# [SciPy-User] Signal to noise ratio

Ivo Maljevic ivo.maljevic@gmail....
Wed Feb 24 09:47:00 CST 2010

```Josef,
Just to add, while one can define the "statistical SNR" as something else
(that is, ratio E[s]/sigma_noise), what would be its used for? Astronomical
optics?

On the other hand, it doesn't really matter how it is defined in
scipy.stats. Calculation of SNR is usually a bit more involved (you need to
find the actual signal mean, and the noise variance), and I guess whoever
needs to calculate the power based SNR will not call that function by
mistake.

Ivo

On 24 February 2010 10:23, <josef.pktd@gmail.com> wrote:

> On Wed, Feb 24, 2010 at 10:16 AM, Ivo Maljevic <ivo.maljevic@gmail.com>
> wrote:
> > One would think that you can always rely on wikipedia when it comes to
> math
> > and engineering, but it seems that is not tha case.
> > Josef, In the page you referenced, the SNR, or signal to noise ratio, is
> > defined as the ratio between the signal and noise powers. Consequently,
> in
> > terms of signals and standard deviations, it is defined as a ratio of the
> > average signal power and the noise variance (NOT its squre root, or
> standard
> > deviation). Or:
> >
> > SNR = P_s / sigma^2
> >
> > where P_s is the average signal power, and the noise variance is used to
> > measure the noise power. The assumption here is that the noise is a zero
> > mean process, otherwise variance and power wouldn't be the same thing.
>
> and I checked the source in scipy.stats:
>    Calculates the signal-to-noise ratio, defined as the ratio between the
> mean
>    and the standard deviation.
>
>    m = np.mean(a, axis)
>    sd = samplestd(a, axis)
>    return np.where(sd == 0, 0, m/sd)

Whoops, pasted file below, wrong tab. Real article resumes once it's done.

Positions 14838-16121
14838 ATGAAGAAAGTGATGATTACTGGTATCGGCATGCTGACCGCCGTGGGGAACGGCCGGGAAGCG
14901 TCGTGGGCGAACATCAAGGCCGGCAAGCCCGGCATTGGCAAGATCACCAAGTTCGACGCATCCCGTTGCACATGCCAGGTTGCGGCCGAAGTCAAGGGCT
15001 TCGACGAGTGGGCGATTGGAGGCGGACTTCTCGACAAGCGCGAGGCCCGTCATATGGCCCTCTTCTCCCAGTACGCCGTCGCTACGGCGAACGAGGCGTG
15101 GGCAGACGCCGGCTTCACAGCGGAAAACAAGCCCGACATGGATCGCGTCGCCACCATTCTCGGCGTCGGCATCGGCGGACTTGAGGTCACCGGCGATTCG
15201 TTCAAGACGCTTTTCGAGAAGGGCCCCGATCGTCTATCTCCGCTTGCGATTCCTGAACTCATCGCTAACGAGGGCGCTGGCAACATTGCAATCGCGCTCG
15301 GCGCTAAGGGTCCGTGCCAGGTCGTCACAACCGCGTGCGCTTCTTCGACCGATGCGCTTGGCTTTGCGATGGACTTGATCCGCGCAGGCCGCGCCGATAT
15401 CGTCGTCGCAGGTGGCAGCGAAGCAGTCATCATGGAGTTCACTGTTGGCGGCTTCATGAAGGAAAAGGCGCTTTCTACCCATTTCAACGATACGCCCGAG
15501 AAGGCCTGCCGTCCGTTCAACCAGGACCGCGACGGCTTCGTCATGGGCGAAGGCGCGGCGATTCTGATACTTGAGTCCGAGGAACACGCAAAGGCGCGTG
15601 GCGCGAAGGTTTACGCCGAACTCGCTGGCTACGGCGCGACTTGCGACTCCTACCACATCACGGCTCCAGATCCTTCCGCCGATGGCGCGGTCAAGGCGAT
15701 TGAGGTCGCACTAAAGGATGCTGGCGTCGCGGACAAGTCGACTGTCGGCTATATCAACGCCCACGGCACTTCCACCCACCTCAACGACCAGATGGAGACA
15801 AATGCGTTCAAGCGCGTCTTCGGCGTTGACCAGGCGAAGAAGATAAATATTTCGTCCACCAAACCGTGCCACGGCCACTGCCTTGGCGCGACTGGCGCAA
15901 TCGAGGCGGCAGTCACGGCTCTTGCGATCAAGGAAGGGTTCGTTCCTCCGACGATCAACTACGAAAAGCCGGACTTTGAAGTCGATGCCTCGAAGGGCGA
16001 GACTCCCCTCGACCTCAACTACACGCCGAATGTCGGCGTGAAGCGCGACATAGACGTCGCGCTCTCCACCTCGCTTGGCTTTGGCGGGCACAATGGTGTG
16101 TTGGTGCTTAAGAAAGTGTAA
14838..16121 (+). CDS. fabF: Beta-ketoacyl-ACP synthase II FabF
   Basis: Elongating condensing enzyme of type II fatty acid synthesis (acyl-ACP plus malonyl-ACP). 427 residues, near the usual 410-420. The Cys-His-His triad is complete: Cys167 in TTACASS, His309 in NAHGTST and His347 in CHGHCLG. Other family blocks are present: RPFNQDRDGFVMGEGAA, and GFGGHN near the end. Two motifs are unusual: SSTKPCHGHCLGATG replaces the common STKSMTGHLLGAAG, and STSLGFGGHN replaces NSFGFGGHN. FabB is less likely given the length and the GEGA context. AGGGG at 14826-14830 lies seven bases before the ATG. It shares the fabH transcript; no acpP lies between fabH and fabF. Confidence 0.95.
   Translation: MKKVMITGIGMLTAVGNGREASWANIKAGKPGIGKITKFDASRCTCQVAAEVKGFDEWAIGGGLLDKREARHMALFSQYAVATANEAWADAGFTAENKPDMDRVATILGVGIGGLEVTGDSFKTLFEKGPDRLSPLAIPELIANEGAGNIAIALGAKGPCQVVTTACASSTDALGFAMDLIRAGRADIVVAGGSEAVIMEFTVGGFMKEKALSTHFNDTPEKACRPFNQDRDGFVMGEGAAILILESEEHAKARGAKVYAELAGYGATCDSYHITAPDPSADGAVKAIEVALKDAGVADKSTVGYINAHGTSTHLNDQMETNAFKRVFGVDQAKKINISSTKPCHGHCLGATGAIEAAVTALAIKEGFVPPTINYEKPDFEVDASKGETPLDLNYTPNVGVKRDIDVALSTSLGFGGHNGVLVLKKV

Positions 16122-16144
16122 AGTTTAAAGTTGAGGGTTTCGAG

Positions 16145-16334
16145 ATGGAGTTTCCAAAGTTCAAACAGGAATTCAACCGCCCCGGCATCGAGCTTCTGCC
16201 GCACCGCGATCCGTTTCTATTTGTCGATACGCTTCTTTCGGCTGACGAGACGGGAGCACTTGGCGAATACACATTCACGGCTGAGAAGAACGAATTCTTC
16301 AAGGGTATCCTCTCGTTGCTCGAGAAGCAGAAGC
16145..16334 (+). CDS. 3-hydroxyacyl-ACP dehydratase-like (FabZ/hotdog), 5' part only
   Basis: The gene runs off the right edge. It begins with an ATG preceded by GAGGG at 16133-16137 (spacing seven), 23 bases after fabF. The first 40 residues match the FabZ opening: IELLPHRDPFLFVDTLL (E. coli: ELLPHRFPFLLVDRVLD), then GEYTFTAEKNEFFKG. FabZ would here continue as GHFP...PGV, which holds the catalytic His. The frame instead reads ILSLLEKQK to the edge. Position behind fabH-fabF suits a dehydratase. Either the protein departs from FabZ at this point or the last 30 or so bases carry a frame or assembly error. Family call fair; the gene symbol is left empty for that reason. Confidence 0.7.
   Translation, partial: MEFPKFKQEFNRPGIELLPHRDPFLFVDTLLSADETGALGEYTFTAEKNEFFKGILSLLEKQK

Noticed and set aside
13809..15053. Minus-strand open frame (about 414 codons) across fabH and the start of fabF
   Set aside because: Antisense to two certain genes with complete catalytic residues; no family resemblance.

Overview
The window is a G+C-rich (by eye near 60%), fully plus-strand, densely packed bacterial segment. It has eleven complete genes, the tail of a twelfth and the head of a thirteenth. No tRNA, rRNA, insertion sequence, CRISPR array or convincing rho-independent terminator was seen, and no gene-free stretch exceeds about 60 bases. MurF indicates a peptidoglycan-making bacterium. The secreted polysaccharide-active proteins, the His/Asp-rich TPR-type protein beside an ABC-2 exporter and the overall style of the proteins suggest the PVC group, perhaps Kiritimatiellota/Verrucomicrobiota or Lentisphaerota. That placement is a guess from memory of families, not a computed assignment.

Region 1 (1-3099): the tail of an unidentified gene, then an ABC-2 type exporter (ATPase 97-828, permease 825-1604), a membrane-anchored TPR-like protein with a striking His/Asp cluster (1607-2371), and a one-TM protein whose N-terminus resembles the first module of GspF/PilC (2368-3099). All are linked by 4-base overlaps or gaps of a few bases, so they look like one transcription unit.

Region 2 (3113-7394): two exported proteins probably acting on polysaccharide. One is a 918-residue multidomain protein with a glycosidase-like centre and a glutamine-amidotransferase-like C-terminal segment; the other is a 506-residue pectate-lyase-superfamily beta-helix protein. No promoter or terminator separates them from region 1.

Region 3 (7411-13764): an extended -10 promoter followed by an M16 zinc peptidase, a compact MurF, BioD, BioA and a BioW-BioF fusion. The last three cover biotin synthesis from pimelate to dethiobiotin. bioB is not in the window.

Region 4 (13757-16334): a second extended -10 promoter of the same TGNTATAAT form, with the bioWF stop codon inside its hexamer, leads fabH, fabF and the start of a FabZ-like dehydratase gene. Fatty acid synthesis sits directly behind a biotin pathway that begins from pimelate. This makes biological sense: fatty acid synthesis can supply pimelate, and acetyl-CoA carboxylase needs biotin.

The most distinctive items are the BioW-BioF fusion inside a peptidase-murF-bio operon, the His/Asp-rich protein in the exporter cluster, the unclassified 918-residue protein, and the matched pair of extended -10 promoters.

>
> I didn't know about the different definitions until I read the
>
> Josef
>
> >
> > can only point to you that your signal to noise ratio is quite low:
> >
> >>>> 10*math.log10(0.0447)
> > -13.496924768680636
> >
> > Maybe your signal is to narrow compared to the overal band you are
> working
> > with (or you have DS spread spectrum signal?).
> > Anyway, you will need to figure out which filter you want to use (e.g.,
> > butterworth for maximally flat characteristic in the passband, etc).
> >
> >
> > On 24 February 2010 09:33, <josef.pktd@gmail.com> wrote:
> >>
> >> On Wed, Feb 24, 2010 at 8:12 AM, Nils Wagner
> >> <nwagner@iam.uni-stuttgart.de> wrote:
> >> > Hi all,
> >> >
> >> > I have two questions concerning signal processing
> >> >
> >> > I have used scipy.stats.signaltonoise to compute the
> >> > signal-to-noise ratio.
> >> > The value is 0.0447.
> >> > How can I judge it ?
> >>
> >> It's just mean over standard deviation
> >>
> http://en.wikipedia.org/wiki/Signal-to-noise_ratio#Statistical_definition
> >>
> >> I never use it, but the interpretation will depend on what your
> >> level/mean/expected_value means.
> >>
> >> >
> >> > How can I filter out high frequencies using scipy ?
> >> > How can I eliminate noise from the signal ?
> >>
> >> (I'm no help here) There are many prefabricated filters in
> >> scipy.signal, but I only use lfilter.
> >>
> >> Josef
> >>
> >> >
> >> > Nils
> >> > _______________________________________________
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> >> >
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